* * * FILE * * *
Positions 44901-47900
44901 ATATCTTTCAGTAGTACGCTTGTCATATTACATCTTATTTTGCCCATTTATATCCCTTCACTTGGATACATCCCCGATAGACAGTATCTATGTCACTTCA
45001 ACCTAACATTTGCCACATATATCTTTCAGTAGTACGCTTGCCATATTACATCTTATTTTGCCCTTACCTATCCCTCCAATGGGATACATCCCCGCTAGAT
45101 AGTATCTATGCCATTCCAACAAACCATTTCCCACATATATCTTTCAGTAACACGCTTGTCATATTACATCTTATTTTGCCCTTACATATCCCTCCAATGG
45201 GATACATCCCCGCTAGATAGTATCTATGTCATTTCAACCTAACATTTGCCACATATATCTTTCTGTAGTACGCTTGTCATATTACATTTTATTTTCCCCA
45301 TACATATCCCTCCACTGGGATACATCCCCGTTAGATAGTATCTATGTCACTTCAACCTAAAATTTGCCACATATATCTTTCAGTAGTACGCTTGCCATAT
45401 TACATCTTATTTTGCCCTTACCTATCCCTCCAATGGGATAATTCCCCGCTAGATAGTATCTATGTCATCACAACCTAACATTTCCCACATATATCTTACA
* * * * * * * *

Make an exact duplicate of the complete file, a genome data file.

Positions 44901-47900
44901 ATATCTTTCAGTAGTACGCTTGTCATATTACATCTTATTTTGCCCATTTATATCCCTTCACTTGGATACATCCCCGATAGACAGTATCTATGTCACTTCA
45001 ACCTAACATTTGCCACATATATCTTTCAGTAGTACGCTTGCCATATTACATCTTATTTTGCCCTTACCTATCCCTCCAATGGGATACATCCCCGCTAGAT
45101 AGTATCTATGCCATTCCAACAAACCATTTCCCACATATATCTTTCAGTAACACGCTTGTCATATTACATCTTATTTTGCCCTTACATATCCCTCCAATGG
45201 GATACATCCCCGCTAGATAGTATCTATGTCATTTCAACCTAACATTTGCCACATATATCTTTCTGTAGTACGCTTGTCATATTACATTTTATTTTCCCCA
45301 TACATATCCCTCCACTGGGATACATCCCCGTTAGATAGTATCTATGTCACTTCAACCTAAAATTTGCCACATATATCTTTCAGTAGTACGCTTGCCATAT
45401 TACATCTTATTTTGCCCTTACCTATCCCTCCAATGGGATAATTCCCCGCTAGATAGTATCTATGTCATCACAACCTAACATTTCCCACATATATCTTACA